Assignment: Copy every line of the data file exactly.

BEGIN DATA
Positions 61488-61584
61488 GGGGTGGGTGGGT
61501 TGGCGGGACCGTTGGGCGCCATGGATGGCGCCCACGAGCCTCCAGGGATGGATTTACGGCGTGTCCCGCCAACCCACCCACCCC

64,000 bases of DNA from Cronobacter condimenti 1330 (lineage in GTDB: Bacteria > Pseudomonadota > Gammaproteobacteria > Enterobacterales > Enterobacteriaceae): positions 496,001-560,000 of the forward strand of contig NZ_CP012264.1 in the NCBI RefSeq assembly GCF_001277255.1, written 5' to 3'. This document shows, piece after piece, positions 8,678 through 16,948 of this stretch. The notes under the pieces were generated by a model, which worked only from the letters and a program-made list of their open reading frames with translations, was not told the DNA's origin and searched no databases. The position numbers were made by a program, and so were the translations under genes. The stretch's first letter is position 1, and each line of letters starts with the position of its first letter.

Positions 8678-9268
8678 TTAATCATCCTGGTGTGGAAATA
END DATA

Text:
Positions 61488-61584
61488 GGGGTGGGTGGGT
61501 TGGCGGGACCGTTGGGCGCCATGGATGGCGCCCACGAGCCTCCAGGGATGGATTTACGGCGTGTCCCGCCAACCCACCCACCCC

64,000 bases of DNA from Cronobacter condimenti 1330 (lineage in GTDB: Bacteria > Pseudomonadota > Gammaproteobacteria > Enterobacterales > Enterobacteriaceae): positions 496,001-560,000 of the forward strand of contig NZ_CP012264.1 in the NCBI RefSeq assembly GCF_001277255.1, written 5' to 3'. This document shows, piece after piece, positions 8,678 through 16,948 of this stretch. The notes under the pieces were generated by a model, which worked only from the letters and a program-made list of their open reading frames with translations, was not told the DNA's origin and searched no databases. The position numbers were made by a program, and so were the translations under genes. The stretch's first letter is position 1, and each line of letters starts with the position of its first letter.

Positions 8678-9268
8678 TTAATCATCCTGGTGTGGAAATA